Common spinal stenosis causes include:

  • Wear and tear from osteoarthritis on your spinal bones, causing bone spurs.
  • Injuries to the spine such as dislocations or fractures.
  • Herniated disks

Potential symptoms of spinal stenosis

Common spinal stenosis symptoms include:

  1. Pain in the Spine
  2. Numbness
  3. Tingling
  4. Muscle Weakness
  5. Poor Coordination
  6. Difficulty Walking
  7. Pain and Cramping in the Legs especially with walking (pseudo claudication)

The prognosis (a forecast of the likely course) of spinal stenosis.

In most cases the prognosis for spinal stenosis is very good. Though this condition will not “heal” like other causes of sciatica.  Many people can obtain good relief of their symptoms with nonsurgical treatment, by watching posture, maintaining ideal body weight and exercising for flexibility and strength.

In some cases, as the stenosis becomes more severe, the nonsurgical treatment becomes less effective as the ligaments thicken and joints begin to degenerate. For those patients, surgery is a good option to consider. In the most severe cases loss of bowel and bladder function may occur and this is considered a medical emergency.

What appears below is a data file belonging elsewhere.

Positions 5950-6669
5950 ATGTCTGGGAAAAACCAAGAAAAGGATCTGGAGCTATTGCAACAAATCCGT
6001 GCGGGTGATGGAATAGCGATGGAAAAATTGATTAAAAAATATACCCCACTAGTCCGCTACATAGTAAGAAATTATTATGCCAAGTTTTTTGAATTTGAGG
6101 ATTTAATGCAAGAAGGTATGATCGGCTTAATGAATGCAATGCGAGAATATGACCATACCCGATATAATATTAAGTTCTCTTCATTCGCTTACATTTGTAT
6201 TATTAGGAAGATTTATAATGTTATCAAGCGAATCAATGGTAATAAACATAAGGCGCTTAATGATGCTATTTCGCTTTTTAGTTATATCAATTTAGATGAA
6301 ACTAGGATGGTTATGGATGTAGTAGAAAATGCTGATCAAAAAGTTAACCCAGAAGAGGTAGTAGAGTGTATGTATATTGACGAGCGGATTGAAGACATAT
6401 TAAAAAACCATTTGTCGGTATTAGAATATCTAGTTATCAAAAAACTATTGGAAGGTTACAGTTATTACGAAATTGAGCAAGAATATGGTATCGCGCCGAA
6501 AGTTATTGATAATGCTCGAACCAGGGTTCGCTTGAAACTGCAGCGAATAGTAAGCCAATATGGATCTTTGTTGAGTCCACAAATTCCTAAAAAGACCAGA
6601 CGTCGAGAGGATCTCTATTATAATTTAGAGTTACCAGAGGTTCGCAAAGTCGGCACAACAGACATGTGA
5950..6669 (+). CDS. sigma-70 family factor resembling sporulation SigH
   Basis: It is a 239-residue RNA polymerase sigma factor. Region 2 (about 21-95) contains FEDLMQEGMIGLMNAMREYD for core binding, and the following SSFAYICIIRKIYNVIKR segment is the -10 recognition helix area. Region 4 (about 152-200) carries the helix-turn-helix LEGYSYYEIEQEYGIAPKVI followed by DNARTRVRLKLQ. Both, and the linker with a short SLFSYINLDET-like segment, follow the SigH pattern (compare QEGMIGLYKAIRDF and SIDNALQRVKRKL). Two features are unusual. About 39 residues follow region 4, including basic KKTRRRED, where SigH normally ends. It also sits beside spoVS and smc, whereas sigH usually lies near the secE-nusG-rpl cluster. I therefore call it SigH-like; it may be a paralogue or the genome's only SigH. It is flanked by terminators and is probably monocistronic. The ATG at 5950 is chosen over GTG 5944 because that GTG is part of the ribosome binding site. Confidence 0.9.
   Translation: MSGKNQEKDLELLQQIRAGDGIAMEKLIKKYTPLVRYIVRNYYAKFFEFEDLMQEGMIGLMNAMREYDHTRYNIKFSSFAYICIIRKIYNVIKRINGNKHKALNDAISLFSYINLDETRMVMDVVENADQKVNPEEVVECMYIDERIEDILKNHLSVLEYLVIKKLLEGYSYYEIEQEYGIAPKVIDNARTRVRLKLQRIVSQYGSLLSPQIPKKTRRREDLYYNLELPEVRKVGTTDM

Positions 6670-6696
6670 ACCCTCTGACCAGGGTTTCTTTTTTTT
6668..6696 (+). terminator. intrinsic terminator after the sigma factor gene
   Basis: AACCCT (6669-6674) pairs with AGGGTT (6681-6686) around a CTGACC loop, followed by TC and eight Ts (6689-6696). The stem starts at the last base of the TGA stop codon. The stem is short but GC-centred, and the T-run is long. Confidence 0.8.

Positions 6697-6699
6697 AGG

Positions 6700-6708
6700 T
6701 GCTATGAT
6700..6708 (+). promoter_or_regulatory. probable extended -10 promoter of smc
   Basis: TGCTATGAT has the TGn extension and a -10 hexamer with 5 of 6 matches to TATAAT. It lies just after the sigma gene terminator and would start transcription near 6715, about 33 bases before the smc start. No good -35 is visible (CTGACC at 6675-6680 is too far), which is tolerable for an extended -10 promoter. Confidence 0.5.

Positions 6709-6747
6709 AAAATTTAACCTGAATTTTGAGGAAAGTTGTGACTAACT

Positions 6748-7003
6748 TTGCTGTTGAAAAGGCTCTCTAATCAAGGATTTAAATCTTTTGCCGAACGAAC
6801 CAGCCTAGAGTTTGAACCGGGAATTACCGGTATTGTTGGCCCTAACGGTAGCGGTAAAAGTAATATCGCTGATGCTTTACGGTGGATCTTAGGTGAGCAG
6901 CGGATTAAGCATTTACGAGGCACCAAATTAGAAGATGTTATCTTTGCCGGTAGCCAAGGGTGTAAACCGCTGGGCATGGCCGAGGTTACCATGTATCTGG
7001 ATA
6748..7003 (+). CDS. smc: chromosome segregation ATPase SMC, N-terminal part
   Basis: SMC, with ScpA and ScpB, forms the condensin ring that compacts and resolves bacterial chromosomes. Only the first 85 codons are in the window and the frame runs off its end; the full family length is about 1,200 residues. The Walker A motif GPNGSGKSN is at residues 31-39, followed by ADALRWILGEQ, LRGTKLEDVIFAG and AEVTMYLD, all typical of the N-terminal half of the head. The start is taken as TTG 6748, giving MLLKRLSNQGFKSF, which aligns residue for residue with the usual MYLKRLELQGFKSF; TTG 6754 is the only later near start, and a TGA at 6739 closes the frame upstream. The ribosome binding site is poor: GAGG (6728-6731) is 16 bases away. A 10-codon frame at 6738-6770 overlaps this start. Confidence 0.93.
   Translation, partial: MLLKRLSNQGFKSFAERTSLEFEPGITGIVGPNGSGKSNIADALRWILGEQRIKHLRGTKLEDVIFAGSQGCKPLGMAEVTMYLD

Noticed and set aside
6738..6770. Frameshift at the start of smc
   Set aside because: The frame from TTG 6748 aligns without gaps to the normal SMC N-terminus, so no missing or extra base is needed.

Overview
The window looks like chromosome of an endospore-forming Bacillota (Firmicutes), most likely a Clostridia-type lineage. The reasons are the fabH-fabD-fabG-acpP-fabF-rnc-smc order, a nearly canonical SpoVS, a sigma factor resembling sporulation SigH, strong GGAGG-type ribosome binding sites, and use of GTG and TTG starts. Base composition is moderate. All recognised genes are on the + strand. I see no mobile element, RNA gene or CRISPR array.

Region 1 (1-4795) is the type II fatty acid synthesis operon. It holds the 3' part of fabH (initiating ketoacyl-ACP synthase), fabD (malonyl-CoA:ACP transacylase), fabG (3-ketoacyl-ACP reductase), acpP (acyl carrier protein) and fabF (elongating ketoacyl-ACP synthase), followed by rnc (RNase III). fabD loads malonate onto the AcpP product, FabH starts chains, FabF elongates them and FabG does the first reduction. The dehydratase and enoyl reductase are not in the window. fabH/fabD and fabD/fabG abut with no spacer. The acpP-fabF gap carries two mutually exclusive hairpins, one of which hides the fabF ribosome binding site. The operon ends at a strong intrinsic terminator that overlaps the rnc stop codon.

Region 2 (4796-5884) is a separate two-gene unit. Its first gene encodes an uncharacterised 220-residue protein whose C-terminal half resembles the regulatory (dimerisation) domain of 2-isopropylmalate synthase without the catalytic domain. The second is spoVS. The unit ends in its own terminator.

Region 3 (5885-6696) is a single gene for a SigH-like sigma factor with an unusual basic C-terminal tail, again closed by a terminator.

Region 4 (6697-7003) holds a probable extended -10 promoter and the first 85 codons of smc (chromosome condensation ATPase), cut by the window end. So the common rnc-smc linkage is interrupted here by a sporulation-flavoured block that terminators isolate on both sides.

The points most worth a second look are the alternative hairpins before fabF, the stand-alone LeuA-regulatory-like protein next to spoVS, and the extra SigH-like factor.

How do you know you might have spinal stenosis?

The best method of determining if your sciatica is coming from spinal stenosis is seeing a qualified spine specialist who can rule out other causes. It is likely that your doctor may recommend an MRI or CT scan. Short of that there are ways to examine signs and symptoms to give you a better idea.

One model for clinical prediction, with moderate accuracy, was developed by a group of researchers and is often referred to as the Cook rule. If one meets at least four of the following criteria, it strongly suggests that lumbar spinal stenosis may be the cause:

  1. Bilateral lower extremity symptoms. Pain, numbness, weakness and or tingling in both lower extremities.
  2. Lower extremity pain more often and greater than back pain.
  3. Pain during walking or standing. (When you stand your back goes into extension or arched position, decreasing the space in the spinal canal.
  4. Pain relief upon sitting (when you sit your spine goes into flexion, increasing the space in the spinal canal.)
  5. If you are greater than 48 years old.

Keep in mind that any loss of bowel and bladder control, persistent, severe weakness (drop foot) or an inability to stand and walk that persists for more than a day or two requires the attention of a physician.